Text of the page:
Beaudin Groupe Conseil - Demystifying debt, credit
The Warning Signs of Personal Insolvency

Personal insolvency is a difficult financial situation that can have serious consequences. Recognizing the warning signs of insolvency can allow you to take preventive measures to avoid the worst. Here are the main signs to watch out for and some tips to improve your financial situation before it's too late.

Understanding Insolvency

Understanding Insolvency: What Does It Mean for You?Insolvency is a difficult and stressful financial situation that affects many individuals and businesses. Understanding what it means, the potential causes, and the available options can help you navigate this challenging period with more clarity and confidence.

Getting over tax debt stress

When tax season comes around, the heavy burden of a tax debt can be overwhelming. However, it is possible to declare bankruptcy or make a proposal to get rid of it. The details of the process will be tailored to your personal or business situation.

Leave my paycheck alone!

When you file for bankruptcy or make a proposal, an automatic stay of proceedings serves to stop wage garnishments, collection activities, and legal proceedings.

Yes, you will be able to get credit again!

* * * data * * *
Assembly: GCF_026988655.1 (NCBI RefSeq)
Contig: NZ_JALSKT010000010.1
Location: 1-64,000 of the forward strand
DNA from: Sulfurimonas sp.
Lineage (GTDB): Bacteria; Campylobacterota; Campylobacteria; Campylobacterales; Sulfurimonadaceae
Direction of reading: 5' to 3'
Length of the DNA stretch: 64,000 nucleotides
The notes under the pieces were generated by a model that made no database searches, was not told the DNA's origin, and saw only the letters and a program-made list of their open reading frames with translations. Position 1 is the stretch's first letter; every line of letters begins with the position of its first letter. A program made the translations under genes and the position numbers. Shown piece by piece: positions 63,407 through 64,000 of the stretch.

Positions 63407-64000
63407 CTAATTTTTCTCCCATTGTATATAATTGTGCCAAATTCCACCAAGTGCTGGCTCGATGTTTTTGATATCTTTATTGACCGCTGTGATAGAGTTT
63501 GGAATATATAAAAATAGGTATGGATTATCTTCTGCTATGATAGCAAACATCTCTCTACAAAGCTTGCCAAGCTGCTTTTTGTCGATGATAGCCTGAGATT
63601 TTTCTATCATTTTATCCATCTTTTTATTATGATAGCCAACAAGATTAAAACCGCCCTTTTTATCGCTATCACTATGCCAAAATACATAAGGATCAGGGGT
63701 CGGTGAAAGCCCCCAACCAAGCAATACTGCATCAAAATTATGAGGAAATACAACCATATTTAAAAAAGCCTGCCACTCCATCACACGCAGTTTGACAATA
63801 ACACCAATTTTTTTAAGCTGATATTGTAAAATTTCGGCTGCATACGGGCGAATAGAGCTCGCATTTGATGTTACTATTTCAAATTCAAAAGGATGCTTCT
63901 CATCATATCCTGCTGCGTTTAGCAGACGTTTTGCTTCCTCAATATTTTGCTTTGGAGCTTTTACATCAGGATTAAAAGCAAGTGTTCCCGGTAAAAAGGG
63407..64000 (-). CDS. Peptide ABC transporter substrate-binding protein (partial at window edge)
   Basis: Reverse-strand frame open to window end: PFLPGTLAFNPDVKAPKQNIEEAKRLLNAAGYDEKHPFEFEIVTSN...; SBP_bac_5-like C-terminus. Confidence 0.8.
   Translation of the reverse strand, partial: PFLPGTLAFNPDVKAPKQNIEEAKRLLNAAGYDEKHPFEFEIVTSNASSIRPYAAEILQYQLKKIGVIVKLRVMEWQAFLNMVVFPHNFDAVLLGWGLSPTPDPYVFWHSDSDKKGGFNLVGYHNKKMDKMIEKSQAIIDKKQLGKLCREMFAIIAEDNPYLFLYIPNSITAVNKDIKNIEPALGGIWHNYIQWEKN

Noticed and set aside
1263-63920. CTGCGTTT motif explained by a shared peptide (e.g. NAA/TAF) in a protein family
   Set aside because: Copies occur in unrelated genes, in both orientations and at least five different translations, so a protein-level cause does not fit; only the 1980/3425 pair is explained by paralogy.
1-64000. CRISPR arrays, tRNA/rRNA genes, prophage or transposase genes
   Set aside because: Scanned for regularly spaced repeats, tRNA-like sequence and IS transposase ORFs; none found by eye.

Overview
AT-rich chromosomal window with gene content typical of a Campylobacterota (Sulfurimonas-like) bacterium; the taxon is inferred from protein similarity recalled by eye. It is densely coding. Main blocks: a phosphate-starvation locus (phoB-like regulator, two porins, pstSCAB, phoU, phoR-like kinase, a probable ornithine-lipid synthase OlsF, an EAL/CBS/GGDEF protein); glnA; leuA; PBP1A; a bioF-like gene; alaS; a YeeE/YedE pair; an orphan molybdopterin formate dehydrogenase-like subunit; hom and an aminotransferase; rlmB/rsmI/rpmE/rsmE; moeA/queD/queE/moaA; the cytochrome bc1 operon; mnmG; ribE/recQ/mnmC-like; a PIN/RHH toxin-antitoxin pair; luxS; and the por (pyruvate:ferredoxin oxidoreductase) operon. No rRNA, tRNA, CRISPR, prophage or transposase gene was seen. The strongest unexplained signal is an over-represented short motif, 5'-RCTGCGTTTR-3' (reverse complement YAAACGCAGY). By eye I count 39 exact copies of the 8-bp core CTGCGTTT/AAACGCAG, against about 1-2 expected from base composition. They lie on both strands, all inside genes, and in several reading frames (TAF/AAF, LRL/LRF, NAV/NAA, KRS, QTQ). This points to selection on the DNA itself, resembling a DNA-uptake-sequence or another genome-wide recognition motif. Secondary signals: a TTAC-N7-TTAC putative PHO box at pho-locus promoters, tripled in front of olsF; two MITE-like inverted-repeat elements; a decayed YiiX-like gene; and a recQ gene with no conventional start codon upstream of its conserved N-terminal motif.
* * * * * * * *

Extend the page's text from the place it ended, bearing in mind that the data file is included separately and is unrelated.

Declaring bankruptcy can have a significant impact on a person's ability to obtain credit. After declaring bankruptcy, most lenders will view the individual as a higher risk and be less willing to extend credit or offer favorable terms.

(Debt free) Officer on deck!

Ignoring financial difficulties poses significant operational risks to any military leader, including commissioned and flag officers in the Canadian Armed Forces. Financial stress can impair decision-making, affect concentration, and impact overall job performance.

Can you not tell my boss?

In general, Canadian Insolvency legislation does not require that the licensed insolvency trustee disclose information about a bankruptcy to an employer of a person who filed for bankruptcy.

Am I going to lose my retirement?

In Canada, when you declare bankruptcy, your investments and retirement plans can be affected in various ways depending on the type of investments and the retirement plan in question. Provincial laws may also have an impact.

Plan Your Vacation Without Financial Worries!

Travelers from Québec, as your next vacation approaches, it's critical to discuss an often overlooked yet vital aspect of your preparations: travel insurance. In this unpredictable world, an unforeseen incident can not only disrupt your plans but also lead to serious financial repercussions. Hence, the significance of travel insurance, particularly health insurance, cannot be overstated.

Where will we live? Losing the house, really?

Let's break a myth! Filing for bankruptcy doesn't automatically mean "losing your home." The decision to keep or not to keep your house depends on several factors, including the home's value, the remaining balance on the mortgage, the costs associated with a potential sale, and if you can and are willing to retain ownership.

What is non-dischargeable debt?

It’s often said that filing for bankruptcy or submitting a proposal to your creditors resets the clock. While that is true, there are some debts may survive the process. These debts are called “non-dischargeable debt,” and are defined by Canada’s insolvency laws. Keep reading to learn what constitutes non-dischargeable debt.